Thursday, 31 March 2011
Posted by Dot at 17:14
Congratulations! I shall email you to get your postal address! Thanks to everyone who entered!
Wednesday, 30 March 2011
Three years ago, forensics expert David Hunter abandoned his old life after a tragedy nearly destroyed him. Now working as a doctor in a remote Norfolk village, he believes he's left his past behind...This is the last book that I have read for The Great Transworld Crime Caper and it is definitely my favourite of the three.
But then they find what's left of Sally Palmer. The body has been savagely mutilated. The police need Hunter's expertise to find the killer but he is desperate to remain uninvolved. Then a second woman disappears and the close-knit community that had been Hunter's refuge becomes a maelstrom of fear and paranoia. No-one is exempt from suspicion. Suddenly there is no place to hide.
David Hunter moves to the small town of Manham, he quickly discovers that unless you were born there then you will always be considered an outsider. He doesn't mind too much and tries to get on with his new life as the village GP. But then Sally Palmer's body is found, she too was an outsider but the village goes into shock. Before moving to Manham, David was a forensic anthropologist, when the police find out, they call on him to help with the case as they are at a complete loss. He is very reluctant to help but knows that he has a duty to do so. The villagers don't see it that way though and their suspicions about Dr Hunter are raised. When a second woman from the village disappears, David and the police know that they have a serial killer on the loose, one that could be living among them.
Simon Beckett really captured the small village atmosphere. When the villagers join together, it begins to feel like a witch hunt with no escape and this really adds to the overall tension in the book.
I thought that the forensic anthropology aspect of the book was fascinating and it was clear that the author had done their research. It was really interesting to see how the tiniest elements of a crime scene can yield enormous clues that the killer wouldn't even be aware of.
The author is extremely good at leading you down one path, letting you think that you have worked it all out and then yanking you back down a different path. I loved this about the book as I was kept guessing right until the very end.
I have really enjoyed The Great Transworld Crime Caper and I would like to thank Lynsey for organising it and introducing me to three fantastic authors.
Monday, 28 March 2011
Fasion forward or plain fugly- can Sara still tell them apart?Snapped concentrates on Sara who appears to be in the middle of some kind of mid-life crisis. She is very successful, she and business partner Ted run Snapped, a magazine that let's the readers know what is fashionable and what is not. However, Sara seems to have hit the self-destruct button. She photographs a young girl's outfit and declares it to be uncool, a rival publication features the same girl and argues that her look is cutting edge. This knock of confidence seems to send Sara spiralling out of control. She questions her work abilities, her personal life and begins to look more at the lives of those around her. Sara and Jack have been together for a long time but they don't live together and have an open relationship where they can have sex with others. Sara had been happy with this situation but she begins to question whether she is really happy, should she be expecting more at this stage of her life?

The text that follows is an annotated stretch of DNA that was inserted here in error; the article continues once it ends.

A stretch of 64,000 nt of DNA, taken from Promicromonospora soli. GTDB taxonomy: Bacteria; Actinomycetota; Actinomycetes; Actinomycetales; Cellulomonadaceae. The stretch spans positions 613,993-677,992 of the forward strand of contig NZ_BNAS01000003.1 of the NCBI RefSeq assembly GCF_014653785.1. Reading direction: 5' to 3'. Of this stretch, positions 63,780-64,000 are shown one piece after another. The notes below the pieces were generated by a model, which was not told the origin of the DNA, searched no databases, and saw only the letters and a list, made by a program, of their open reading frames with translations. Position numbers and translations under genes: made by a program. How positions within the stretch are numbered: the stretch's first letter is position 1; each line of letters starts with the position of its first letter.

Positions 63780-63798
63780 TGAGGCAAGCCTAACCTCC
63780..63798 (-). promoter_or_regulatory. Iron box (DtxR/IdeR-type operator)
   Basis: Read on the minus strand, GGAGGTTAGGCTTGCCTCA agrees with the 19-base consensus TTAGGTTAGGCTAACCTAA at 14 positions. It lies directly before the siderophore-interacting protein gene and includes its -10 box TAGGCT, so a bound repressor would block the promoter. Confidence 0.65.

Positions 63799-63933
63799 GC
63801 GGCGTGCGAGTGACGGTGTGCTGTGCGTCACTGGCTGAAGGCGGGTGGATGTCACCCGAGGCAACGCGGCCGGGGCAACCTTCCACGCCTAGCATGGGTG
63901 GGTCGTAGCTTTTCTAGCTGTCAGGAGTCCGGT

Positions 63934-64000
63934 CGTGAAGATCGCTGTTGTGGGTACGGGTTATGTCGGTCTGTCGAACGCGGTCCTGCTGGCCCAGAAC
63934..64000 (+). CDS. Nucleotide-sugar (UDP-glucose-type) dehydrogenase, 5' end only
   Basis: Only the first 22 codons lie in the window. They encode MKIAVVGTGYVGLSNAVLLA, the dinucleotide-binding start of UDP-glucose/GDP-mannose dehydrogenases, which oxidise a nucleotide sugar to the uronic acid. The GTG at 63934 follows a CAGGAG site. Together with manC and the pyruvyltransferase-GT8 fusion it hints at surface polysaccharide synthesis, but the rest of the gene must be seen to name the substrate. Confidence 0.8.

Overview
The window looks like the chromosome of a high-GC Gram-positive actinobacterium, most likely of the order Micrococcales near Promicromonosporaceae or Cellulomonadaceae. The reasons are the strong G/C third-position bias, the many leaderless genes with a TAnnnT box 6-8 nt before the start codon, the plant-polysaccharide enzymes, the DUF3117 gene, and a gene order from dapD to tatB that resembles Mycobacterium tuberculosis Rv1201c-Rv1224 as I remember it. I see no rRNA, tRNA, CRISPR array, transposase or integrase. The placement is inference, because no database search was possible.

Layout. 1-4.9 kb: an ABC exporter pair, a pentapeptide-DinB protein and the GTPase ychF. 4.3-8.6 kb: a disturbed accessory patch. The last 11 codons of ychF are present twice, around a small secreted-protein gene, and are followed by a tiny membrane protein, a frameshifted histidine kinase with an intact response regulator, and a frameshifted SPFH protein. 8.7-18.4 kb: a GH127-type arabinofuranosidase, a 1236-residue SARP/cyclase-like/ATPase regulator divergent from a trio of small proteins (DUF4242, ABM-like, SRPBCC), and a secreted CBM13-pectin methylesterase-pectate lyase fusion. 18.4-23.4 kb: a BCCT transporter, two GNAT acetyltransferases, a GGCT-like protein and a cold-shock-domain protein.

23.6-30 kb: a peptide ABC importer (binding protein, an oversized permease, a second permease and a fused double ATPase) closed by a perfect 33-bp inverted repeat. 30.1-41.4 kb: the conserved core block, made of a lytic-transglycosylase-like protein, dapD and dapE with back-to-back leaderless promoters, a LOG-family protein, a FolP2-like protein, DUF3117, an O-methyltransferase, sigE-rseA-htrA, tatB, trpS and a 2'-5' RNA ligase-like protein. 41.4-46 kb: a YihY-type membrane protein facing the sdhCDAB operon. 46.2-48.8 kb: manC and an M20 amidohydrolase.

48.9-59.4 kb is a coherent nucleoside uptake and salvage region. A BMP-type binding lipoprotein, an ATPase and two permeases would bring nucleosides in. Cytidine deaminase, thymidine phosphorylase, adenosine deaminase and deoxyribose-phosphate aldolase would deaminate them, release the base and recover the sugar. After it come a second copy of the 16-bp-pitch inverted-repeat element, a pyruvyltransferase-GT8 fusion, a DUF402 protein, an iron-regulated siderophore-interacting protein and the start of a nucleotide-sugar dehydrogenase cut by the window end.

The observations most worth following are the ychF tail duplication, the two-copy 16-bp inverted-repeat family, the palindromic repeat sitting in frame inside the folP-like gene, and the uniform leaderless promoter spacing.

Style guru Sara B has had the job- and joy- for the past fifteen years of eviscerating fashion victims in her legendary DOs and DON'Ts magazine feature. But now on the edge of forty, with ambitious hipster kids reinventing the style world, Sara's being spat out like an old polaroid picture.
Fuelled by alcohol, nicotine and self-loathing, Sara launches into cringe worthy series of blowups- personal, professional and private. She seems bent on destroying everything she's worked for. Can the faltering fashionista find her way back to the cutting edge?
I did not like Sara at all during the first part of the book; I found her to be incredibly selfish and bitter. But as the book progressed and I realised that Sara's behaviour is down to her insecurities, I did like her more and wanted her to find some way to be comfortable with herself and the life she has created.
Sara's crisis of the confidence is the dominant part of the book but Pamela Klaffke also questions the idea of who decides what is cool and what isn't. We all pass comments on people's outfits etc but really, who are we to pass judgement? And are our judgements objective or do our personal feelings give our opinions some sway?
Snapped is a slightly uncomfortable read in parts, especially when Sara seems determined to hurt and upset everybody close to her. I did enjoy Pamela Klaffke's honest portrayal of the situation though and I think that many readers will identify with how Sara is feeling at this point in her life.
After reading Snapped I was able to ask the author Pamela Klaffke some questions, so here we go:
1. This is your first fictional book, was there anything in particular that inspired you to write it?
I had recently left my job as the literary editor at a daily newspaper and wanted to try something new, so fiction seemed an obvious choice. That's also when I took up photography. As for inspiration, I had worked as a lifestyle journalist for many years and had grown so fatigued of the hipster- what's cool- what's not brand of writing, that I felt it was ripe for satire.
2. Sara's job is to decide what's cool and what isn't and present her choices in a magazine article. Magazines are full of this type of feature, what are your thoughts on them?
Those pieces are so common now that I think they have lost any meaning. There are very few media outlets that have any influence in this manner. I tend to see the do's and don'ts as filler at this point.